Whitesburg KY
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Our integration record

The Way We Were

Crowds are shown in front of the Washington Monument during the March on Washington for civil rights held August 28, 1963. (AP Photo)

Crowds are shown in front of the Washington Monument during the March on Washington for civil rights held August 28, 1963. (AP Photo)

Fifty years ago this week — on August 28, 1963 — the Rev. Martin Luther King Jr. delivered his historic “I Have a Dream” speech before a crowd of more than 250,000 during the “March on Washington for Jobs and Freedom.”

The day after the Civil Rights march and King’s speech in our nation’s capital, Mountain Eagle editor and publisher Tom Gish wrote an editorial looking at where Letcher County stood in race relations in 1963. The editorial follows in its entirety:

In view of the Civil Rights march on Washington it might be well to take a look at where Letcher County stands in the matter of extending freedoms to its Negro brothers.

The fact is that much progress is being made from day to day in the field of race relations, although surprisingly we lag far behind the rest of Kentucky in one important aspect.

An incident of this past Monday illustrates just how far Letcher County has gone in the field of integration. A very large truck, driven by two neatly uniformed Negroes, parked in downtown Whitesburg, and the driver and his assistant went up the street to the Coffey House. They entered; they were seated prominently in a dining room otherwise packed to overflowing with white customers. They ordered a chicken dinner, they ate, and they paid their bill, left the restaurant, went back to their truck and continued their trip. There was no trouble. The truckers were treated with courtesy and respect, and in turn responded with a display of politeness. The truck, incidentally, was from North Carolina.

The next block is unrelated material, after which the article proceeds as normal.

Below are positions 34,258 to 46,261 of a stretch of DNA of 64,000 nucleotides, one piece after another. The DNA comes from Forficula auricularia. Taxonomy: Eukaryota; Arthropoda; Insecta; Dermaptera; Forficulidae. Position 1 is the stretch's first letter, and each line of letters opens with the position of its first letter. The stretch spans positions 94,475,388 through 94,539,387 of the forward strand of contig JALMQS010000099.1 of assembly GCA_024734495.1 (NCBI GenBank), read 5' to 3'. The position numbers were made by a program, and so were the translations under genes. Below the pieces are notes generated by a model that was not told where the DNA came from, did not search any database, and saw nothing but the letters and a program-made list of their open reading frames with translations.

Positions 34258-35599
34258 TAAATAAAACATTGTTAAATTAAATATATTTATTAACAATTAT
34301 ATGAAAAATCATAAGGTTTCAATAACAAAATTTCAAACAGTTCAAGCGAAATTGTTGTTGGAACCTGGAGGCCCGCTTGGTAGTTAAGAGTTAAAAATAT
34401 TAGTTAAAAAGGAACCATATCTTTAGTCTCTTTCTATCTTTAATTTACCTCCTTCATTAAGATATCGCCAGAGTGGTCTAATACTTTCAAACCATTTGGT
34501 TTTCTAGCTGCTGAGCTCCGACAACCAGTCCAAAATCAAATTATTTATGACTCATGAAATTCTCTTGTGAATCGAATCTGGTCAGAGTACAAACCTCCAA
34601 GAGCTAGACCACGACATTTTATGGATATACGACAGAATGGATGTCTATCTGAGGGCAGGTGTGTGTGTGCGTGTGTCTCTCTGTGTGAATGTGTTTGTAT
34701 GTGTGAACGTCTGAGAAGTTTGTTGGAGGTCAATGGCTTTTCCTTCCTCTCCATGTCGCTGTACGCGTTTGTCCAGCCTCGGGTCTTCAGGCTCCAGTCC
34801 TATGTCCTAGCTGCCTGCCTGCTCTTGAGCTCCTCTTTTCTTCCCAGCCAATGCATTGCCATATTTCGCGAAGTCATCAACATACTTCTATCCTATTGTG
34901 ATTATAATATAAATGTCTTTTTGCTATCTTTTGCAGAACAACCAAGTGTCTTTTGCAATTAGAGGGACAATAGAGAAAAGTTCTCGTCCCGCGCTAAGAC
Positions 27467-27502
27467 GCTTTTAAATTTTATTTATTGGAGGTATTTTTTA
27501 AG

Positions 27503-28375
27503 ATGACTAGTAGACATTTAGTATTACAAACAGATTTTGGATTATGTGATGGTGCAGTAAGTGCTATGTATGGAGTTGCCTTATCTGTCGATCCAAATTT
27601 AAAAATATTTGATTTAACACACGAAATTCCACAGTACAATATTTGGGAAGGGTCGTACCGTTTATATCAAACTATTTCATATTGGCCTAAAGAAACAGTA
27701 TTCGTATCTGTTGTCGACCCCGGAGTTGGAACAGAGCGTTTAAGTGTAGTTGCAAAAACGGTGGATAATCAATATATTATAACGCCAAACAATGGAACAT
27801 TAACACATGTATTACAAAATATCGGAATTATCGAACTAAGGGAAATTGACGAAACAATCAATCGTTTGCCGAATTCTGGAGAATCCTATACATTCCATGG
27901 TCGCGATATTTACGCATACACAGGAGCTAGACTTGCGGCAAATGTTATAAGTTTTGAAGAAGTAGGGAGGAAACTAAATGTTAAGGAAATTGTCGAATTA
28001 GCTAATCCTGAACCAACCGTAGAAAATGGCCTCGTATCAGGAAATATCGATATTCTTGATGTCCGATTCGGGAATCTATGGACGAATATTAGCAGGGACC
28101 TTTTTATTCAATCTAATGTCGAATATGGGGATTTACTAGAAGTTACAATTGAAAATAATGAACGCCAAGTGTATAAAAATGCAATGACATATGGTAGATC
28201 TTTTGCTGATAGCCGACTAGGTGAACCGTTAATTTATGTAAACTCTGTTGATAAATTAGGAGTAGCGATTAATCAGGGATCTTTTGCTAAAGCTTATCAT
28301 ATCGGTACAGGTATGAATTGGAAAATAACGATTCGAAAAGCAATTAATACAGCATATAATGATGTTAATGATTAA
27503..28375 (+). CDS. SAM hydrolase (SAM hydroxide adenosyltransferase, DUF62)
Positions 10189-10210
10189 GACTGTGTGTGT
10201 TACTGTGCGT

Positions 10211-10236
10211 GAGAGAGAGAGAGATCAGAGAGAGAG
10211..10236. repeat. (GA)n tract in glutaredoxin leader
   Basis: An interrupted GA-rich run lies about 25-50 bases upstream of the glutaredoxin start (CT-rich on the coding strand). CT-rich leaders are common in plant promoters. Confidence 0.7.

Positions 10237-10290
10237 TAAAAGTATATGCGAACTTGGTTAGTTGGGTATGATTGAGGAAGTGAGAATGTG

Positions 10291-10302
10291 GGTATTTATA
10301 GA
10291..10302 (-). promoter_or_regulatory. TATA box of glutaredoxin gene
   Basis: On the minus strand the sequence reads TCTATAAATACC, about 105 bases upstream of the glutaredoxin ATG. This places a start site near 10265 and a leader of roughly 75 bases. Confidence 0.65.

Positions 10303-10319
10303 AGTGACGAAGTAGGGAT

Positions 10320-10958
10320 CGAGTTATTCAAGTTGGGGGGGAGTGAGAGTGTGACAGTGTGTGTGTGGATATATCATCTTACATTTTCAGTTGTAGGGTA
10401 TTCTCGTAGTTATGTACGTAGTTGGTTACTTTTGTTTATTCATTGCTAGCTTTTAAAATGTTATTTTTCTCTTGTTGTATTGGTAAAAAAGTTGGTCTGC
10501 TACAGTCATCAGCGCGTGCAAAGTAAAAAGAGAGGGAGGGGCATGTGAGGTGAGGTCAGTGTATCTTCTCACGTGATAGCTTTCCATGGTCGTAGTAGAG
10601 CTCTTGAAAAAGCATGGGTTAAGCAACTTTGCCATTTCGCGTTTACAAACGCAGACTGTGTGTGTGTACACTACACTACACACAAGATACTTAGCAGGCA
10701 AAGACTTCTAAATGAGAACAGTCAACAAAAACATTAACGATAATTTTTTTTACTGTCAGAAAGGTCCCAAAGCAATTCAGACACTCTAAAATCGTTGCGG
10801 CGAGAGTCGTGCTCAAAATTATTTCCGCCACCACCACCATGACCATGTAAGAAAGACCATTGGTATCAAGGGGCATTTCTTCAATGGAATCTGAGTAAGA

The incident happened, at the height of the noon hour and the restaurant was filled with a good, crosssection of Whitesburg residents. Not a single one walked out, nor was there any protests.

The quiet event was an important milestone, for it marked the integration of one of the oldest and best-known and most important public eating places in all of eastern Kentucky. The restaurant owners, Mr. and Mrs. Fred Coffey and Mr. and Mrs. Cossie Quillen, are to be congratulated. Their calm good sense of fair play accomplished integration in an important segment of life in the mountains of Kentucky, and the community did not have to pay the terrible price of sit-down strikes, marches, fire hoses, dogs and other violence that has accompanied similar integration developments elsewhere.

Carita’s Cafe, in Jenkins, met a similar integration effort a few weeks ago when a large group of Jenkins Negroes entered, ordered food and were served, without incident. Like the Coffey House, Carita’s Cafe is one of the better and more important in eastern Kentucky and its operator deserves recognition for the good sense she has displayed.